Annaly Capital Management, Inc. (NYSE:NLY)

CAPS Rating: 4 out of 5

The Company owns and manages a portfolio of mortgage backed securities, including mortgage pass-through certificates, collateralized mortgage obligations and other securities representing interests in or obligations backed by pools of mortgage loans.

Recs

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Player Avatar pugnaciously (27.56) Submitted: 11/15/2011 3:10:46 AM : Outperform Start Price: $11.37 NLY Score: -66.00

The Fed has promised low borrowing rates through 2013. That's what many REITS need, since they make their money on the spread between what the cost of their loans and the profits they make in reloaning the money. NLY has been around since the 1980's - an ancient amount of time for the type of business they are in. That gives you solid, experienced management. The dividend is outstanding right now, since the share price has slipped a little bit, over 16%. There is no need to go bigger game hunting for dividends, since you'll end up with something over-leveraged and much riskier, only to earn a few extra potential points on the dividend.

Member Avatar sfstevo (< 20) Submitted: 11/18/2011 10:20:11 PM
Recs: 1

Attention Annaly shareholders and persons of interest: did anyone see this about NLY? Creativity I don't need, I am interested in financials. I generally perceive Michael Farrell as delivering honest earnings assessments. Sounds like a classic case of sour grapes.

Wall Street Journal/Market Beat
November 18, 2011, 4:00 PM ET
Annaly: Cantor Analyst Gets Creative With His Criticism

A Cantor Fitzgerald Securities Inc. analyst shocked Wall Street with a scathing report that openly mocked Annaly Capital Management Inc.’s disclosures on conference calls with analysts and investors.
The report by Cantor’s Michael Diana, dated Nov. 17, cited Annaly as his least favorite among real-estate investment trusts that own mortgage-backed securities and launched into an imagined commentary about executives’ performance during quarterly conference calls. Annaly is the largest mortgage REIT, with a market capitalization of nearly $16 billion.

Diana wrote that his “take” on the conference calls–which he said was “exaggerated for emphasis”–was to help investors understand examples of weak transparency from Annaly, while also criticizing the analysts who follow the firm. Annaly borrows funds to invest in bonds issued by Fannie Mae, Freddie Mac and Ginnie Mae.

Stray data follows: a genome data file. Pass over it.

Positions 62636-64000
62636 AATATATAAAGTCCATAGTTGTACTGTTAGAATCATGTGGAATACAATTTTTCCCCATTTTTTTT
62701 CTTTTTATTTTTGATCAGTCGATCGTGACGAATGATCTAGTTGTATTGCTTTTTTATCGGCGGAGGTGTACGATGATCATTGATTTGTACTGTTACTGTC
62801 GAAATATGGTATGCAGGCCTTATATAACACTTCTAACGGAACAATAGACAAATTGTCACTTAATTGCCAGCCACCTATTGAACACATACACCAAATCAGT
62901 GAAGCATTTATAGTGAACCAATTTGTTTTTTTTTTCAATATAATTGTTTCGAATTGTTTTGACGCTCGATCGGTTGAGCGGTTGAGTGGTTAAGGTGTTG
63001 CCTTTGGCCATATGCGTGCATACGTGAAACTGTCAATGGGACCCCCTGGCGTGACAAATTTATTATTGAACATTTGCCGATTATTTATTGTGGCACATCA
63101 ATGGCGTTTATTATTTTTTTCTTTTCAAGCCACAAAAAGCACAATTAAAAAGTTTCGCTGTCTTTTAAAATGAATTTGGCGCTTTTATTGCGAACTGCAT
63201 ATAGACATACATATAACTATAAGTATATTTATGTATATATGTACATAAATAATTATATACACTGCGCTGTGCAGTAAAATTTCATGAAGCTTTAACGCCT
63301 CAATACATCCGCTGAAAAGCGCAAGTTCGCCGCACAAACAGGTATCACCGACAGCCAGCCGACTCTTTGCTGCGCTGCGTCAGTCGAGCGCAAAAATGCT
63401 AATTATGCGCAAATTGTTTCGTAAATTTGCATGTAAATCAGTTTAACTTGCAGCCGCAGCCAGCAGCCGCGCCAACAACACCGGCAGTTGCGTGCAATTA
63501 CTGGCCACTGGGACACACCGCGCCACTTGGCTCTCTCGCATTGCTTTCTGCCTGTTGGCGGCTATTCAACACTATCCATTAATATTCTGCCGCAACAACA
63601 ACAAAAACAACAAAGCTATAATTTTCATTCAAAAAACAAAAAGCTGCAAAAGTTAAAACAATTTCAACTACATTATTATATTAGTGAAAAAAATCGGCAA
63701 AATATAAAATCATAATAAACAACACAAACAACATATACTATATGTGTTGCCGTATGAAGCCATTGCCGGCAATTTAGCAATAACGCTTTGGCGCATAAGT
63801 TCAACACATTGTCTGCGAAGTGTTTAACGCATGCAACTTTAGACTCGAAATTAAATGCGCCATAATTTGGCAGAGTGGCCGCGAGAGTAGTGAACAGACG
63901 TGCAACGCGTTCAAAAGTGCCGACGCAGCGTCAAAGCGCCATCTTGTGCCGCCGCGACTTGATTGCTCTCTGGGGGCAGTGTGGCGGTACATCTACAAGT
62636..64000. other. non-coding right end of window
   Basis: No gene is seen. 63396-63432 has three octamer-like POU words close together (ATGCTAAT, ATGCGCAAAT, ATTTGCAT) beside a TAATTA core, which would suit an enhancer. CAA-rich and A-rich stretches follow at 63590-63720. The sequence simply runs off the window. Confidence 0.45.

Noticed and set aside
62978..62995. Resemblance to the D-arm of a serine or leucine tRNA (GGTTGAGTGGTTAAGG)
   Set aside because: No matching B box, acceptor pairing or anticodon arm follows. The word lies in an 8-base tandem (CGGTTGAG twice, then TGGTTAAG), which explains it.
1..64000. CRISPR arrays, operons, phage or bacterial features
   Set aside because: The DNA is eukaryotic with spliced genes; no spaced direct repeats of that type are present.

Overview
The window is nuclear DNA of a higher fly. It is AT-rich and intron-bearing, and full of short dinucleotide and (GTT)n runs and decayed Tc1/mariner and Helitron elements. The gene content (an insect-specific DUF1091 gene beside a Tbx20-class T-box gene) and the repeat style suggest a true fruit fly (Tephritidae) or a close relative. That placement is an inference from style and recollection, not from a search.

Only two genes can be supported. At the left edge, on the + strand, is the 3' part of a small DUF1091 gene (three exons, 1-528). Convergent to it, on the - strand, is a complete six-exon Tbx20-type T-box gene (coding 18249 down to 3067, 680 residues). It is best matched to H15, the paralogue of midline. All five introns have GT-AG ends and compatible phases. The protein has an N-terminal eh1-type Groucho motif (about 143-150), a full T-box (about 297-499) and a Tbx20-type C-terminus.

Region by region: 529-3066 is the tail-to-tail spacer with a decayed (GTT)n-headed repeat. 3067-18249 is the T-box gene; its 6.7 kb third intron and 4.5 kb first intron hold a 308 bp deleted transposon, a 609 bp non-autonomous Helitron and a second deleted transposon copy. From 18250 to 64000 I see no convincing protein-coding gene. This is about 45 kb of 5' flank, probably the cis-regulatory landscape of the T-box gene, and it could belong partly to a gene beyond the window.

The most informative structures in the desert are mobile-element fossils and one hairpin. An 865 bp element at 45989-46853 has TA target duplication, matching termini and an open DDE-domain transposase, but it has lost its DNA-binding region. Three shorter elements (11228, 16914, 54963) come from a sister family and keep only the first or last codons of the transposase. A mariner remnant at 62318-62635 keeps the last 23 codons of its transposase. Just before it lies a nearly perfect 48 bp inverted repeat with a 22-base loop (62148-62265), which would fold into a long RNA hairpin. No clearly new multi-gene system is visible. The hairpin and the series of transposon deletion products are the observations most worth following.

The speaker in a concocted transcript launches into Annaly Chief Executive Michael Farrell, calling him “Master of the Mortgage Market” who will “pontificate about anything and everything except what Annaly actually did during the quarter.”

Among the story line, Diana wrote “Pandering is not only permitted, but encouraged. In fact, ‘questions’ that are not prefaced by ‘Mike, those were brilliant insights!,” or other similar comments designed to place your firm on the cover of the next Annaly offering, will be frowned upon.”

Diana has worked at Cantor for less than a year, according to people familiar with the analyst. A Cantor spokeswoman said the firm doesn’t comment on employee matters.

“We don’t comment on analysts who cover us or what they write,” said Jay Diamond, managing director of Annaly. “As a general matter, though, we welcome any concerns or opinions that are provided by the analyst community, or any of the investors that follow us.”

A call to Diana’s office wasn’t answered and a voicemail message on his mobile phone wasn’t returned.
While analysts can be tough on the corporate-governance policies or business tactics of companies they cover, rarely are criticisms this vitriolic, especially in typically mundane research reports.

“Professionalism is always key and it’s best to stick to fundamentals rather than going beyond that,” said Jason Arnold, an analyst at RBC Capital Markets who covers mortgage REITs. “When you start going outside the envelope, you’re not really doing the job you’re supposed to do…[which is] analyzing the value of the company and the value of the stock and evaluating performance.”

Nonetheless, it appeared that some of Annaly’s rivals are enjoying a bit of schadenfreude.
“He’s now the Mike Mayo of the REIT industry,” said one head of a competing mortgage REIT, referring to the managing director at Credit Agricole Securities who is known for championing sell calls on financial companies.

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